Barring any surprise exits from Merseyside, Liverpool may not need to make a huge splash signing in the off season. But that hasn’t stopped them from supposedly pursuing Wolves midfielder Rueben Neves. Manager Jurgen Klopp may want to strengthen his somewhat crowded midfield and bringing in a Premier League battle tested player like Neves wouldn’t be a bad idea compared to the want-away PSG midfielder Adrien Rabiot.

Over the last two transfer windows, Tottenham haven’t signed any new players. In large part, this was due to pushing funds toward building their new stadium. But the stadium’s complete, a place in the Champions League Semifinals is secured, and another top four spot looking more likely fans will want to an effort to bring in new players. Curiously enough, though, the only sure rumors I’ve seen have players leaving. Christian Eriksen and Toby Alderweireld are both linked with a move away from the North London club. Inter Milan is rumored to be preparing an offer for Eriksen, while Alderweireld may leave for either Arsenal or Manchester United.

Transfer season is always interesting to watch. There’s high drama, last second bargaining, and ridiculous rumors. These are but a few of the players or teams who will play huge roles in transfer season. I’ll follow them through the summer and keep everyone up to date on how everything shakes out.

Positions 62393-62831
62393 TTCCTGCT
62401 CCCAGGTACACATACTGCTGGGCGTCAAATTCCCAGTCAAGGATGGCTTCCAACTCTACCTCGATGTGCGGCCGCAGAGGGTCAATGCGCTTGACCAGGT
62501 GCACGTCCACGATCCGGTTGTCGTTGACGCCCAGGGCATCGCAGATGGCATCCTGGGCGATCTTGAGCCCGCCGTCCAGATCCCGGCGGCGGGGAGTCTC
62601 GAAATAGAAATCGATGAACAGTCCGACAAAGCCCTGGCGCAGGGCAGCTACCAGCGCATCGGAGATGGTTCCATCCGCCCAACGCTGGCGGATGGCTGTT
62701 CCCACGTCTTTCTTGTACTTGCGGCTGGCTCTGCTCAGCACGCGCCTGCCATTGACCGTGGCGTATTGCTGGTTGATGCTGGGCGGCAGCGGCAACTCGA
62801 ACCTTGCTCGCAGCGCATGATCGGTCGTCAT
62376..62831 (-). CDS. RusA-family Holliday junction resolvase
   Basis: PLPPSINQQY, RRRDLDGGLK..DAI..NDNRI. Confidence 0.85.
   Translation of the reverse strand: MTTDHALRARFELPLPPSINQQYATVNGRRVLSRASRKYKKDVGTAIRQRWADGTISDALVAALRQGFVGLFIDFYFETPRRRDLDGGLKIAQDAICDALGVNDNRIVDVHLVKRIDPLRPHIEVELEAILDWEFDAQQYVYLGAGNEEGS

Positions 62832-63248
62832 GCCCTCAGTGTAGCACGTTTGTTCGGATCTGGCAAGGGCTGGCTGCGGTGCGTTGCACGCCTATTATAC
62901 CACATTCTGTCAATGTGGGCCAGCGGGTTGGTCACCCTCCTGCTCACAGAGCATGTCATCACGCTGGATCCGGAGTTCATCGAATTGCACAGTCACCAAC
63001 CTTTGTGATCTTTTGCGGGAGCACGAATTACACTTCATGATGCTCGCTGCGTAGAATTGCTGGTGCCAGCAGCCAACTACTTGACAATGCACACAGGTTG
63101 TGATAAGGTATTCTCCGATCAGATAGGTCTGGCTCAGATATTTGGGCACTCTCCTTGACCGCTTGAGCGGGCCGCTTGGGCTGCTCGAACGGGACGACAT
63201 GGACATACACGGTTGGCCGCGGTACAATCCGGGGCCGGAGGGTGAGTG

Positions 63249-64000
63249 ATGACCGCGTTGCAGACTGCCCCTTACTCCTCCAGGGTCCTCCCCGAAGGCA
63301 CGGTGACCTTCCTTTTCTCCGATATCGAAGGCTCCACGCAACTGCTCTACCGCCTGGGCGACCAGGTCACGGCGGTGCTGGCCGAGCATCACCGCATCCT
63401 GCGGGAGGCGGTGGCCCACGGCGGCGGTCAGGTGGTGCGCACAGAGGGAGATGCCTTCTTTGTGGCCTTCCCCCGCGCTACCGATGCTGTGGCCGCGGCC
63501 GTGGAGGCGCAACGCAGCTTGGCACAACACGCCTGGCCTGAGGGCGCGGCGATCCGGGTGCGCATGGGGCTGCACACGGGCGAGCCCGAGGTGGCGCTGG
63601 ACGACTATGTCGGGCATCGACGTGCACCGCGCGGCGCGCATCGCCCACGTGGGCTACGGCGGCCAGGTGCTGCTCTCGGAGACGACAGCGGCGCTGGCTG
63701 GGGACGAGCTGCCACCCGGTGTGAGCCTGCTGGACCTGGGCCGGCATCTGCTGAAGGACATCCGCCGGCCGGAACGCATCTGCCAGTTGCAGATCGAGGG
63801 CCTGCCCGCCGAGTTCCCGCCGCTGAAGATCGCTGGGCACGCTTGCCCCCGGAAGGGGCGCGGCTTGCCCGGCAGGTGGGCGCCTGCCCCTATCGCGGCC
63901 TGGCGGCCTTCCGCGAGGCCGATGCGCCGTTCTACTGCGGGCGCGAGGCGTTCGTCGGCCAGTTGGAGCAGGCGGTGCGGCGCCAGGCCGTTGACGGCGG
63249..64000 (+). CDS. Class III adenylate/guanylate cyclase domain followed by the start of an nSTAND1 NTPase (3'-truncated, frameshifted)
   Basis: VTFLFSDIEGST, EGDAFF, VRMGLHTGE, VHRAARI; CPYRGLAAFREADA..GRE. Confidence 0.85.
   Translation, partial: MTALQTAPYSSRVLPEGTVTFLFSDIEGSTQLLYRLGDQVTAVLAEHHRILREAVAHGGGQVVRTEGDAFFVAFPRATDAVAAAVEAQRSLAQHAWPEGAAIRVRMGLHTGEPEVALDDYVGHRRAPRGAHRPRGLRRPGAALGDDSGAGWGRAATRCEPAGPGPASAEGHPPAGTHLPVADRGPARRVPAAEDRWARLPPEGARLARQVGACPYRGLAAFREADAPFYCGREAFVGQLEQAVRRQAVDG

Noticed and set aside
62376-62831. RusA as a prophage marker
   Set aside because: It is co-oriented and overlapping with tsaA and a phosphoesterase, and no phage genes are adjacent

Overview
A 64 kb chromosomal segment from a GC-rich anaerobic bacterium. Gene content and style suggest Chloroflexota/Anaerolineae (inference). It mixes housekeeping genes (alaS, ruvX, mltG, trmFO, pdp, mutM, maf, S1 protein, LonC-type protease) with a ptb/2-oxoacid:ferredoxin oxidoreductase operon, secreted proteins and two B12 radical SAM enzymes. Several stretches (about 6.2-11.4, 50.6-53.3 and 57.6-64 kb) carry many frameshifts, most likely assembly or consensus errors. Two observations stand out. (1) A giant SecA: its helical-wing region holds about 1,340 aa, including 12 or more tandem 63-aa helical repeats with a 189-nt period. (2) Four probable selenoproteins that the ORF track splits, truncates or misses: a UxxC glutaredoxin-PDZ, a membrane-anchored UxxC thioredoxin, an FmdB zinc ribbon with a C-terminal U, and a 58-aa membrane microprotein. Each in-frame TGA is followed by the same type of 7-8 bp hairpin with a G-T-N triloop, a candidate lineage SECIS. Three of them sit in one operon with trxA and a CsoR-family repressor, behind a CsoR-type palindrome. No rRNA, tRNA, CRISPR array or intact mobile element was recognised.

David is the founder of DC Soccer Digest. He lives in Washington, DC.

Pulisic Transfer Rumors Heat Up

Eddie Johnson recently described Christian Pulisic as the best American player ever. Big words for a 19 year old, but Johnson, a former US National Team player, would know. Pulisic spent a chunk of the off-season training with the former MLS frontman in Orlando, Florida.

Now that preseason training is in full swing and the transfer window drawing to a close, it seems the Hersey, PA native could be on the move. 

Contract talks have stalled with his club team, Borussia Dortmund. He has two years left, but without an extension Dortmund would have to settle for selling him at a discount next summer or letting him go for free. 

Pulisic has been on the radar of Liverpool, FC Bayern, and Real Madrid. Jürgen Klopp, manager at Anfield, was in charge of Dortmund when the American winger first arrived in Germany. FC Bayern sees Pulisic as a natural replacement for their aging stars Franck Ribéry and Arjen Robben. And Real Madrid is interest because everyone else is too. 

Late Sunday evening, however, a new front runner has emerged, Chelsea. The London club hasn't made a big splash in the transfer market as of yet. But with Willian, Eden Hazard, and Thibaut Courtois likely on their way out, they'll have money to spend. 

The American youngster does have the potential to be great, but most likely won't be able to fill the shoes of Hazard if the Belgian leaves Stamford Bridge anytime soon. Pulisic didn't particularly shine last season for Dortmund. 

For the sake of improving his skill sets, he's better off staying for another year in Germany. There he'll play much more often than at any of the other teams in the running. Liverpool looks to have sorted out backups for their wingers, Pulisic won't start over Sadio Mané or Mohamed Salah. At FC Bayern, he'd still have to share time with Ribéry and Robben. There'd be no playing time at Real Madrid, even in cup ties. At Chelsea, the team seems in such disarray that even if he were to play more often, it may not be worth the hassle.